Green Earth Pakistan takes on gargantuan recycling project

It has taken decades to spread recycling awareness among businesses. There is still a long way to go

Of all of the packaging that Tetra Pak produces globally, nearly 27% of it is recycled worldwide. Yet in Pakistan, Tetra Pak has a higher rate of recycling than the global rate, with nearly 41% of Tetra Pak products in Pakistan successfully recycled. 

What makes this statistic even more impressive is that this does not only include the materials that Tetra Pak collects and recycles from its own factories but also those products that either are in the homes of end users that buy Tetra Pak packaged products like milk and juice from their clients like Nestle, Shakarganj or FrieslandCampina.

The aluminum in the packages is separated, and nearly 75% of the packaging is made from tree/sugarcane/cellulose materials that can be extracted and reused to make paper products. The rest of the plastic material from the packaging is compressed into planks that then go into plastic furniture and the like.

How has Tetra Pak managed to pull this off? With the help of Green Earth Recycling plant, a massive recycling plant in the heart of Lahore with the capacity to recycle nearly 100 tonnes of material in a day. Founded and headed by Zaffar Bhatti, who is interestingly the son of the late Major Aziz Bhatti, Green Earth Recycling has been operating for decades. In this entire time, they have witnessed a complete indifference towards the concept of recycling transform into a care to do away with plastics from both large and small companies, as well as the general public.

Green beginnings

Their business story has been one of perseverance and forward thinking, and because of that they now have a first mover advantage on a business that is likely to have a continued rise in demand over the next few years. A major part of this story have been companies like Tetra Pak.

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Green Earth Recycling was started in the 1980s by Zaffar Bhatti. At the time that East and West Germany were reunifying, there was a great push from the Western side to modernise the country’s industry. There were already recycling plants in the West by then, and Bhatti was able to set up his recycling plant using machinery and technology that the Germans were getting rid of because they wanted a fresh start on this front.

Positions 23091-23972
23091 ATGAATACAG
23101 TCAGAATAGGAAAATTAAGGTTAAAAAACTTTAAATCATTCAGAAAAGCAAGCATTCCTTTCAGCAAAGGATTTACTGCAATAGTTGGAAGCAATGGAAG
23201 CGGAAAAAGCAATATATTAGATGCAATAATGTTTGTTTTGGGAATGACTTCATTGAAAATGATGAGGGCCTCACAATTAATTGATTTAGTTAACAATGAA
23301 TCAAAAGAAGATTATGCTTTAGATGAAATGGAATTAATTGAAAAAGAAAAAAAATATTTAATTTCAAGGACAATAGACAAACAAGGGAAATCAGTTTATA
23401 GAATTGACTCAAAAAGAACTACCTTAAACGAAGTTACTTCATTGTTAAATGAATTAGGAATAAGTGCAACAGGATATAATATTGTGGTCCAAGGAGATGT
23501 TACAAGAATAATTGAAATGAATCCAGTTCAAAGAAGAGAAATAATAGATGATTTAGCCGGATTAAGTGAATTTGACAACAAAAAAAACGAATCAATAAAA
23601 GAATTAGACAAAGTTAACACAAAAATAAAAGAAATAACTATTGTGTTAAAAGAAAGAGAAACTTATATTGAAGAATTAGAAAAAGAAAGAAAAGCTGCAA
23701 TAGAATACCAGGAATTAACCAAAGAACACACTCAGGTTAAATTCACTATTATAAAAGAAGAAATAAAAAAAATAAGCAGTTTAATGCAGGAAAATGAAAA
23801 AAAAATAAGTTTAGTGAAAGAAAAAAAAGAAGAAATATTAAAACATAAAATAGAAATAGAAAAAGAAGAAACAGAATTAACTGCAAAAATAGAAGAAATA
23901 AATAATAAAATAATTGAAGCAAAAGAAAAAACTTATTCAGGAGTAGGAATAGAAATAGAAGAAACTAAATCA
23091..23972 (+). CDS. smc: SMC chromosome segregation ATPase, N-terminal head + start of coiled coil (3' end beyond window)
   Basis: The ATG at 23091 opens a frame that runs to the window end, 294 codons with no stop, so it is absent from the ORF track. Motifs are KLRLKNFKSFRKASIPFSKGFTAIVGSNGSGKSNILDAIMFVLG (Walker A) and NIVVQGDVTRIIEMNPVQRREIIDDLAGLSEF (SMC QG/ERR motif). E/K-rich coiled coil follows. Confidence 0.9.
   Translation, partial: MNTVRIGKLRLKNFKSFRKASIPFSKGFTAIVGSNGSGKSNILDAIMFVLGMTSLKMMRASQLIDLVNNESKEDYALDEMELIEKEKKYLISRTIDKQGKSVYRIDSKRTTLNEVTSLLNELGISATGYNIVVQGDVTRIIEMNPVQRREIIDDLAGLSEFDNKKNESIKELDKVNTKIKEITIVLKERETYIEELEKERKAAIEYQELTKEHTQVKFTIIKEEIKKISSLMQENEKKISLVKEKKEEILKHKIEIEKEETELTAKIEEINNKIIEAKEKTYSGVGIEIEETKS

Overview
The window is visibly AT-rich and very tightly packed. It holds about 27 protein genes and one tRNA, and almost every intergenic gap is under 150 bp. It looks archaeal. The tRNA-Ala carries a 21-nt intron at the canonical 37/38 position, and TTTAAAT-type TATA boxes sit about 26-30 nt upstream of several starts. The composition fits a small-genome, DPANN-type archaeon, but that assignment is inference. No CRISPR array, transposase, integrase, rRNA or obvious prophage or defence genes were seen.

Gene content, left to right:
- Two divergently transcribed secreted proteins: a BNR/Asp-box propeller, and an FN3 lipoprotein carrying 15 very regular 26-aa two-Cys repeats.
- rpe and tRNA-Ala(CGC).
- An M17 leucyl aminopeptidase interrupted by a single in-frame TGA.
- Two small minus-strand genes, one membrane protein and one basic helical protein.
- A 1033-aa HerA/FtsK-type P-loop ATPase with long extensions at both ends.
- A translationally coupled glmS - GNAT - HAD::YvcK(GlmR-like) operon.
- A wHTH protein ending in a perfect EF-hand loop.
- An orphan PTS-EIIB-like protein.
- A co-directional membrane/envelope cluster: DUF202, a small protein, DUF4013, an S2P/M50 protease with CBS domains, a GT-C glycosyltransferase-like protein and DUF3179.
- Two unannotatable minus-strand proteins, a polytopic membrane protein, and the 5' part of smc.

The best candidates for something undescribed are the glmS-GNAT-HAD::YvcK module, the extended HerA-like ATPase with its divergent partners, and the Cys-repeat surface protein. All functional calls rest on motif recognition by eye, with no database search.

By collecting plastic waste and by signing with different organizations to take their plastic waste off their hands, Green Earth began to repurpose this plastic waste as green furniture. If you are not familiar with what this is, the very specific green benches and tables you often see in parks are made out of this material.

“The first thing we targeted were plastic bags. These were everywhere in the country, and with the technology that we have it was easy to compress them and turn them into planks that we could then use for our purposes,” says Zaffar Bhatti. “Plastics have not been around long enough for us to know what their life is and how long it takes for them to biodegrade. Some scientists used to say it takes a hundred years, but now we know that it could be as long as four or five hundred years as well.”

“This nature of plastic is what has always been its greatest flaw and its greatest problem. Now, we are taking that flaw and turning it into its biggest advantage. Because plastic does not biodegrade or get damaged, the furniture we make lasts, holds its shape, and is a win-win situation.”

Green Earth Recycling’s business model is based on converting plastic waste into useful “recycled plastic furniture” giving the plastic a second life, through a successful combination of material and technology. The company’s sustainably made furniture is resistant to natural damage and helps save trees while reducing solid plastic waste.

The concept is to create innovative sustainable materials that reduce the negative impact of plastics on the environment and drive down dependence on natural resources such as wood. Initially, however, there was very little understanding of what this company was doing. People did not completely understand the need to recycle and trash heaps seemed a distant problem.  “There were still some companies that knew this was a worthwhile service we were providing. Take Tetra Pak, we have only started doing larger scale projects with them since around 2013, but we have been working with them since as far back as 1995. Back then Germany was also outsourcing its plastic waste to us,” says Bhatti. “However, the entire concept was for us to make sure that even if we got a plastic that was difficult to recycle, we would still take it on. If we did not have the technology to deal with a plastic product, then we would design and produce solutions tailored for the companies that came to us.”